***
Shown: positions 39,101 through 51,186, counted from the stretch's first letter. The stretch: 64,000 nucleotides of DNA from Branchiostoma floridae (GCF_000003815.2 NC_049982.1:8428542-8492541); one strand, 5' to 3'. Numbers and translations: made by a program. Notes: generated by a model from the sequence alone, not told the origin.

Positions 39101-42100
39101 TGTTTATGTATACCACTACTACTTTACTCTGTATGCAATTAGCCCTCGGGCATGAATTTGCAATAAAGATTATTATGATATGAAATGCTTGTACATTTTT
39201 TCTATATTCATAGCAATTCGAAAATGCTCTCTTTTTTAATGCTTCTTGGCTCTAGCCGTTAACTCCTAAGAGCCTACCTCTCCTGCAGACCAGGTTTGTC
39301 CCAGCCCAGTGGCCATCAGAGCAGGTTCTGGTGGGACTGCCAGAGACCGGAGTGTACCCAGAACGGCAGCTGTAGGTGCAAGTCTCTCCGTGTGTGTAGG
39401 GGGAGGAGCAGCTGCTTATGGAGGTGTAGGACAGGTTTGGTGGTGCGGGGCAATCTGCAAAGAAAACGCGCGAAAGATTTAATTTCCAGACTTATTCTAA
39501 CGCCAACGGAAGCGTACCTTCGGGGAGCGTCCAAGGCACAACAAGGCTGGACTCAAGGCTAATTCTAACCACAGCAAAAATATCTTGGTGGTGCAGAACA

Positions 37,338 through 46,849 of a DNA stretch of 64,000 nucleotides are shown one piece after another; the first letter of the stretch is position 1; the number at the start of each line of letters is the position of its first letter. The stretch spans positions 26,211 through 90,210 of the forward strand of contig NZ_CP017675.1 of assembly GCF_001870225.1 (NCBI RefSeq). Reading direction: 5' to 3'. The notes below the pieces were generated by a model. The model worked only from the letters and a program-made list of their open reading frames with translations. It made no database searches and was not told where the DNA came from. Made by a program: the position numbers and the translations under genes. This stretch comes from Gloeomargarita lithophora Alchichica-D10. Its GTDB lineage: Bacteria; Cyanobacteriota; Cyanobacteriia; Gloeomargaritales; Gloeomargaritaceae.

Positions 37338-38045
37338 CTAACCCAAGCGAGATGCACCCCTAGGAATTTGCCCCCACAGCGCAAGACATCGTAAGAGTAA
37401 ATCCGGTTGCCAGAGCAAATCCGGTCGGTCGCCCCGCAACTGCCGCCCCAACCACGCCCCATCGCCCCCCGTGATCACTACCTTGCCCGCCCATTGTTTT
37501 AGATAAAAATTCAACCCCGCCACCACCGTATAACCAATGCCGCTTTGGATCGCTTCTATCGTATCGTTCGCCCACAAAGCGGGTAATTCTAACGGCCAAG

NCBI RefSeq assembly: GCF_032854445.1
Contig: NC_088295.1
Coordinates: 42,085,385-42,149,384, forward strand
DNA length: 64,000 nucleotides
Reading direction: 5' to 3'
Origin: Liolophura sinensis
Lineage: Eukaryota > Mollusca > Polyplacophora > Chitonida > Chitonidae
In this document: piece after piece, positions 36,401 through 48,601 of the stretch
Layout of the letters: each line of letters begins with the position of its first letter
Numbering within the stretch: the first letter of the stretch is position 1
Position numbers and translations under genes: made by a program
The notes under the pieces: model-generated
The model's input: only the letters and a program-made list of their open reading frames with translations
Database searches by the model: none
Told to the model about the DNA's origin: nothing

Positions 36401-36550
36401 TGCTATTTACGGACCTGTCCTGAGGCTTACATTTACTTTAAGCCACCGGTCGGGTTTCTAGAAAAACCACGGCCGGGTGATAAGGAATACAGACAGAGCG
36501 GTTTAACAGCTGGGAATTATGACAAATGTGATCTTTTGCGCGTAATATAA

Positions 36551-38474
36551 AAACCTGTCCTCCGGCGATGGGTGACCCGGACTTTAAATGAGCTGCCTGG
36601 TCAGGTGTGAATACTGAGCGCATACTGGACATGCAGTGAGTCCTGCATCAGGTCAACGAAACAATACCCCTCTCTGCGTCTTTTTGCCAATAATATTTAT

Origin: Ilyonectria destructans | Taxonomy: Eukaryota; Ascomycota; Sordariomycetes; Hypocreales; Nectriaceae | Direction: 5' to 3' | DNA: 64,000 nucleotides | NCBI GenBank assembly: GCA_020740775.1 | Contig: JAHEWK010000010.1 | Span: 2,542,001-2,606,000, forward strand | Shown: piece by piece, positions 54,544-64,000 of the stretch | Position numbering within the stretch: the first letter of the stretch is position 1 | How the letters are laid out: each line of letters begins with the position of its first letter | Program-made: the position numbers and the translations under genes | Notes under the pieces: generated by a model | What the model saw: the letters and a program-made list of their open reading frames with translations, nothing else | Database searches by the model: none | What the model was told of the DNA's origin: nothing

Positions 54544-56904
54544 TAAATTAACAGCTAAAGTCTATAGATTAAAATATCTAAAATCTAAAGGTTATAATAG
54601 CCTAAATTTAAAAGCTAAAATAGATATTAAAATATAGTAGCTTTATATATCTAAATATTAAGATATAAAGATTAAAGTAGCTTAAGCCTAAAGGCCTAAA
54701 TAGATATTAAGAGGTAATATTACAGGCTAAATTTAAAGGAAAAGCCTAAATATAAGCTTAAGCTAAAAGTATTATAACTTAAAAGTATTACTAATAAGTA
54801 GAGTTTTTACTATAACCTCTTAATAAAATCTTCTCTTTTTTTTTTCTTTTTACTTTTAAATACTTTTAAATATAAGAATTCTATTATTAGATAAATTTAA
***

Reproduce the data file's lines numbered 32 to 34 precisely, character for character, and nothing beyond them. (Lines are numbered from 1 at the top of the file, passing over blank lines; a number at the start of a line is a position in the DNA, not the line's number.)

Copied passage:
36551 AAACCTGTCCTCCGGCGATGGGTGACCCGGACTTTAAATGAGCTGCCTGG
36601 TCAGGTGTGAATACTGAGCGCATACTGGACATGCAGTGAGTCCTGCATCAGGTCAACGAAACAATACCCCTCTCTGCGTCTTTTTGCCAATAATATTTAT

Origin: Ilyonectria destructans | Taxonomy: Eukaryota; Ascomycota; Sordariomycetes; Hypocreales; Nectriaceae | Direction: 5' to 3' | DNA: 64,000 nucleotides | NCBI GenBank assembly: GCA_020740775.1 | Contig: JAHEWK010000010.1 | Span: 2,542,001-2,606,000, forward strand | Shown: piece by piece, positions 54,544-64,000 of the stretch | Position numbering within the stretch: the first letter of the stretch is position 1 | How the letters are laid out: each line of letters begins with the position of its first letter | Program-made: the position numbers and the translations under genes | Notes under the pieces: generated by a model | What the model saw: the letters and a program-made list of their open reading frames with translations, nothing else | Database searches by the model: none | What the model was told of the DNA's origin: nothing